Q&A | Gold Star
Austrian-born, LA-bred Marlon Rabenreither has become a staple in his city through bringing Los Angeles much needed sounds of true Americana - blues, country, and rock n’ roll. Formerly of the Sister Ruby Band, Rabenreither set out on his own in 2013, and has since kept busy through the release of his three albums under the name Gold Star. As he embarks on tour for his latest release, Uppers and Downers - an album of highs and lows that features Cameron Avery of Tame Impala on piano and Cole Alexander and Zumi Rosow of Black Lips - we caught up with the artist to talk about recording in the historic Valentine Studios, those that have influenced him, and what to look forward to this year.
First off, how did the name Gold Star come to be?
Gold Star Studios was a recording studio from the 50’s based in Hollywood. It’s really associated with Brian Wilson and The Beach Boys and famously Phil Spector as well, but I always liked how the name could be interpreted in so many different ways.
What drove you to make music?
I guess for me it wasn’t so much of a conscious decision to become a musician as much as music has always been a part of my life. Music has always fascinated me and even as a kid I always played... l don’t think I had a choice really.
What are you currently working on?
Right now I am writing and recording a new record which I am really thrilled about. I’m probably more excited about this batch of songs then anything I have ever written.
What was the inspiration behind your latest record Uppers and Downers?
I’m inspired by the people and places around me. I often just write about my circumstances at the time... those songs are about my city and my friends. Just a little piece of my life I guess.
Your recording process for your album took place in LA's historic Valentine Studios. Can you tell us about your experience creating in a space where greats like The Beach Boys and Frank Zappa made music?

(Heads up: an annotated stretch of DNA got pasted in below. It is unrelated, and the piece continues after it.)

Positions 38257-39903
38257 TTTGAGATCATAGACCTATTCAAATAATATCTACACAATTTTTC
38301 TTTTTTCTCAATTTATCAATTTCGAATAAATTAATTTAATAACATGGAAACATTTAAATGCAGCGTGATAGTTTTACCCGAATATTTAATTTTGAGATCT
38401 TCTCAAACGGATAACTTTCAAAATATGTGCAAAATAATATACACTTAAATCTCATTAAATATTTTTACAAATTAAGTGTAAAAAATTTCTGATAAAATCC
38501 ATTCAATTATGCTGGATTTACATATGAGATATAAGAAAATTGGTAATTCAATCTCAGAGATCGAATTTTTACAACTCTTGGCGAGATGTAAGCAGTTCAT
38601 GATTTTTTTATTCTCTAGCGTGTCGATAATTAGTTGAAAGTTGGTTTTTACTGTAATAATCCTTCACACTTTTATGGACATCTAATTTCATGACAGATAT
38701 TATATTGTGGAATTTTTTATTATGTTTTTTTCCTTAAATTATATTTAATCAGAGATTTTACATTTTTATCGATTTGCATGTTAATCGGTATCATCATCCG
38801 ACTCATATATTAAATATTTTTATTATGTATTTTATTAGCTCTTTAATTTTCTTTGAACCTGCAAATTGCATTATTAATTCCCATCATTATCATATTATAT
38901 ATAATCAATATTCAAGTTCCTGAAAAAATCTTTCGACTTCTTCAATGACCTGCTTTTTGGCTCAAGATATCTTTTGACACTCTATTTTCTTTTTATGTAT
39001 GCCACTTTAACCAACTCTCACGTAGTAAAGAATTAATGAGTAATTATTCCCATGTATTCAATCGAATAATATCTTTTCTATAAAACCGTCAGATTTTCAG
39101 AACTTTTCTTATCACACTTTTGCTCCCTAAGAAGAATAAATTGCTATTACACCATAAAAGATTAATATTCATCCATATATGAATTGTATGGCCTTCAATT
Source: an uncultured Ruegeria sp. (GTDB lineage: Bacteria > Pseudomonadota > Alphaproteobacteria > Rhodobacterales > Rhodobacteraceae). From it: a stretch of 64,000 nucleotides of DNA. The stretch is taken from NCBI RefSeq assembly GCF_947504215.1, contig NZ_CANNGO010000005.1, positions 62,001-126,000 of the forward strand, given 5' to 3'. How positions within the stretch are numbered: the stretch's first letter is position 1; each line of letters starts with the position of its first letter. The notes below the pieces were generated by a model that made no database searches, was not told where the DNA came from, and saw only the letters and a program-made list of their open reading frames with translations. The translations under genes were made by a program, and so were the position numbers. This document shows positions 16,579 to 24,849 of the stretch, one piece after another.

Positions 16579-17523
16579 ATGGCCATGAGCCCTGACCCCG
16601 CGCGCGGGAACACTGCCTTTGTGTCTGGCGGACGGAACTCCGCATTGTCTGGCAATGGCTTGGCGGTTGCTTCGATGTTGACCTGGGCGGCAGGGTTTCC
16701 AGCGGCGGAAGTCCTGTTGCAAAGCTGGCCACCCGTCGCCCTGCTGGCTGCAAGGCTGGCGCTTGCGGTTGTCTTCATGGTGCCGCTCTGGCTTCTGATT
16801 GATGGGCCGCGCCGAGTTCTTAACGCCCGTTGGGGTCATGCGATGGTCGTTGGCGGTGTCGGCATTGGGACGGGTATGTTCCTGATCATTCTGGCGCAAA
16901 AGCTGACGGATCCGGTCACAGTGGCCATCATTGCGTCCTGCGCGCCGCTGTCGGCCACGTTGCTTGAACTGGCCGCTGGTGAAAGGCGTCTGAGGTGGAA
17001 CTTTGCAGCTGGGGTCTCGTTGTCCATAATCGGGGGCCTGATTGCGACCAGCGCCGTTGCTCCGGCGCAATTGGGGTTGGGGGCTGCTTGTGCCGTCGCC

That studio is a really inspiring environment. There’s no recording studio I have ever been to quite like it- it’s a real time capsule. It’s largely unchanged from the days of Zappa and The Beach Boys. In many ways we set out to make a recording using similar techniques and equipment. That studio has a really particular sound to it, also it’s the coolest looking studio!
As a fan of Black Rebel Motorcycle Club myself, what was it like working with Nicolas Jodoin on Uppers and Downers?
I’m a big BRMC fan myself and that definitely contributed to me wanting to work with Nicolas. He runs Valentine and has become a good friend. He has worked on a lot of cool projects lately- everything from Curtis Harding to Black Lips and The Coat Hangers. He really pushed me to make the songs interesting and worked hard to capture my vision for the record.
Which artists have had an influence on you?
I’ve been listening to a lot of Sharon Van Etten, Sam Evian and Big Thief lately. But I have been influenced by everything from Leonard Cohen to Portishead.
Who is someone you'd like to collaborate with dead or alive?
Any plans or ambitions for 2019 you'd like to talk about?
Keep an eye out for the next record!
Photographed by Manuel Mancilla